Breeding success for endangered Asian Vultures
Wednesday 10 January 2007
ZSL is delighted to announce the birth of the first Asian white-backed vulture chick in captivity in India.
The chick was born at the breeding centre in Pinjore, northern India, established by ZSL with the Bombay Natural History Society and the RSPB, with funding from the UK Government’s Darwin Initiative and the National Birds of Prey Trust in 2003. Since that time, ZSL has provided technical advice to the centre to ensure breeding success and high standards of veterinary care. The centre initially investigated the causes of the dramatic declines in vulture populations and found that the use of the drug diclofenac in livestock poisoned the vultures that fed on the animals.
Once this was identified, the focus of the centre changed to concentrate on breeding the three most critically endangered vulture species, the Asian white-backed vulture, the Indian long-billed vulture and the slender-billed vulture.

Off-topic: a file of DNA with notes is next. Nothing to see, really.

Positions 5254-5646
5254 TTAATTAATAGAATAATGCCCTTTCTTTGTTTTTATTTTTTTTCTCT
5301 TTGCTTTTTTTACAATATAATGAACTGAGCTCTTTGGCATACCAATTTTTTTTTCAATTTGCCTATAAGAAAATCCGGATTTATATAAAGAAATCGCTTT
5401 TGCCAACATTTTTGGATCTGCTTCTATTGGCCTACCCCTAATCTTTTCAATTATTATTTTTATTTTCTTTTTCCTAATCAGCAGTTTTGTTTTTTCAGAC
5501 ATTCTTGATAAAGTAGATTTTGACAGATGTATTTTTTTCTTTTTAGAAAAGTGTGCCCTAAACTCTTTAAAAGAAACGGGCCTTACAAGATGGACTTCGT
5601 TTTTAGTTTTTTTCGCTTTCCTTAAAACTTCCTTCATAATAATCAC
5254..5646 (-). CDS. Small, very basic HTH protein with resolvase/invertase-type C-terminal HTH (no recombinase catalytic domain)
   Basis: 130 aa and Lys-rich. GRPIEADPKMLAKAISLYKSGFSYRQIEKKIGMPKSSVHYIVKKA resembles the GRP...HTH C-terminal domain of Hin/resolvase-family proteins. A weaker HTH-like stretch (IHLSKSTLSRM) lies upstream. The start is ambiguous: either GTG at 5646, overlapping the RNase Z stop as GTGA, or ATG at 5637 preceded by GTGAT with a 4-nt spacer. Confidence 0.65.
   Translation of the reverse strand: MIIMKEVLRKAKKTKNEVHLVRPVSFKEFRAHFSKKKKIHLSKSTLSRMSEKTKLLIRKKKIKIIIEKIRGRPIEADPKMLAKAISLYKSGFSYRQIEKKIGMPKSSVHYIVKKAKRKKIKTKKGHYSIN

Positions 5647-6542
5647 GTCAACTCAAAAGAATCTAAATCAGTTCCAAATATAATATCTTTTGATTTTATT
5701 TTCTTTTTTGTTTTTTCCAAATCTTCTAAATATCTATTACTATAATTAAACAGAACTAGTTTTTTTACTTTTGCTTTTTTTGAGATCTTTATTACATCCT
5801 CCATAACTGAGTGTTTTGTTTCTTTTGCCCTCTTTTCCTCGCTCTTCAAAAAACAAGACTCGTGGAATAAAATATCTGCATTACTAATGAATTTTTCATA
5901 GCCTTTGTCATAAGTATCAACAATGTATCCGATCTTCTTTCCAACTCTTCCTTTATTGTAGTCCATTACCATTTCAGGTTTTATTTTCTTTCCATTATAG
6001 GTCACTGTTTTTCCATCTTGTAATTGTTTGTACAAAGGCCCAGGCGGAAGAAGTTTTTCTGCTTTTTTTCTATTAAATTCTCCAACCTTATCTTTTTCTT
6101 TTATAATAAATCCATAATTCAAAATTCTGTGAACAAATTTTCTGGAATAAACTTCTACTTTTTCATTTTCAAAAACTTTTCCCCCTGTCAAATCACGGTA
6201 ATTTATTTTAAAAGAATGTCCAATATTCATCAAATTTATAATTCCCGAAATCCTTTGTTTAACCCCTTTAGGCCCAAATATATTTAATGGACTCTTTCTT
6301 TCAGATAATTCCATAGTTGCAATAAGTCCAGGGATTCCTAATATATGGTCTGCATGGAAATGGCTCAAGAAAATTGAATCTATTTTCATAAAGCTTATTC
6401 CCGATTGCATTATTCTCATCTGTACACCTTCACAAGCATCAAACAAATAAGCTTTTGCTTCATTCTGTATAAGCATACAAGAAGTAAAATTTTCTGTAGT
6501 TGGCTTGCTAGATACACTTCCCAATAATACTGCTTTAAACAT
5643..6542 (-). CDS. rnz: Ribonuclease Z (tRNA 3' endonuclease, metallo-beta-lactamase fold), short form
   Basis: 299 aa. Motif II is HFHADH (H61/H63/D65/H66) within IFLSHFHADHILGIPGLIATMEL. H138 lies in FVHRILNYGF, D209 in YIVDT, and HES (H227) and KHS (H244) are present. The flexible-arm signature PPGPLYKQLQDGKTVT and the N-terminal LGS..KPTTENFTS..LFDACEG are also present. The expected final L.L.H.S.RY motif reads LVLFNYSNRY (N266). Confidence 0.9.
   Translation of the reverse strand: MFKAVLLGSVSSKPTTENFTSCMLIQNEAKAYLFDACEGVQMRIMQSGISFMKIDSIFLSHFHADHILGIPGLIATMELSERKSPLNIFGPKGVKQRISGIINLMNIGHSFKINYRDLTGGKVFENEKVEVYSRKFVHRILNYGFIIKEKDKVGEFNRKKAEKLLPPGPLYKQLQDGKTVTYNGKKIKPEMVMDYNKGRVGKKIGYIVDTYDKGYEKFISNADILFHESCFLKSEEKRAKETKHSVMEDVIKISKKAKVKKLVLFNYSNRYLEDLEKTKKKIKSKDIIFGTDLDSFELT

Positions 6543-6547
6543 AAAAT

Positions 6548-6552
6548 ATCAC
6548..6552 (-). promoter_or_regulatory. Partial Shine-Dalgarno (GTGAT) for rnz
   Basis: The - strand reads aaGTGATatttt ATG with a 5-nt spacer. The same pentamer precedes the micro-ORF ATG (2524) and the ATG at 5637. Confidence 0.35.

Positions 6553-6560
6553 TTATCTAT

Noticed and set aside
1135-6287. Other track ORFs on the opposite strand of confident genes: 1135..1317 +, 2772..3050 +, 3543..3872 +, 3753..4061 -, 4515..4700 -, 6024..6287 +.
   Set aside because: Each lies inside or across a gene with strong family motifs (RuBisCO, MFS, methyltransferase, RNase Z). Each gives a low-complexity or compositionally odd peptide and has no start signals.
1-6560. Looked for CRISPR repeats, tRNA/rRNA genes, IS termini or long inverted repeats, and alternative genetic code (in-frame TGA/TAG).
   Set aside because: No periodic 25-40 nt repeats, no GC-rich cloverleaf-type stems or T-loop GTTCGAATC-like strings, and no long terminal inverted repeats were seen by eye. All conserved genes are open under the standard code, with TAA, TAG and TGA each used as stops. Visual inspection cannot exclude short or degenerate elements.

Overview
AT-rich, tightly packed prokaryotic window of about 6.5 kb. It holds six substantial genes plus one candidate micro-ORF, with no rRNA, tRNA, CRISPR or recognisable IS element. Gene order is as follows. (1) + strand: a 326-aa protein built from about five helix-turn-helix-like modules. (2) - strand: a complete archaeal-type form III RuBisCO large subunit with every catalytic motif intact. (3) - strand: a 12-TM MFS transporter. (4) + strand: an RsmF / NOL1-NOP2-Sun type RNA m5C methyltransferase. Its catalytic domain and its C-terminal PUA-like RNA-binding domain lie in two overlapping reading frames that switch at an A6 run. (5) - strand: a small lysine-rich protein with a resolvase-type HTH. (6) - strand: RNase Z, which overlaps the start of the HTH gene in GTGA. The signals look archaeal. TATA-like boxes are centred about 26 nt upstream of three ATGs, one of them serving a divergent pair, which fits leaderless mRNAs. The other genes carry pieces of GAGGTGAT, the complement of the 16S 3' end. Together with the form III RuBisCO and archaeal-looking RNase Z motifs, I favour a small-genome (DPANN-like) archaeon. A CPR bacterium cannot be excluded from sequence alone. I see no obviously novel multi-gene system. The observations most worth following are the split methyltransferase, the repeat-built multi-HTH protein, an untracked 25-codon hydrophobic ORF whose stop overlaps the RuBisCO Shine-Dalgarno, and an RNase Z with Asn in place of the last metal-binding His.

Nick Lindsay, ZSL’s Head of International Zoo Programmes, commented, “We are delighted by the birth of this chick, which will be the first of many at the centre. It is essential that we continue to focus our team’s efforts on not only the captive breeding programme, but also the replacement of the diclofenac drug with an alternative, in order to protect these critically endangered species.”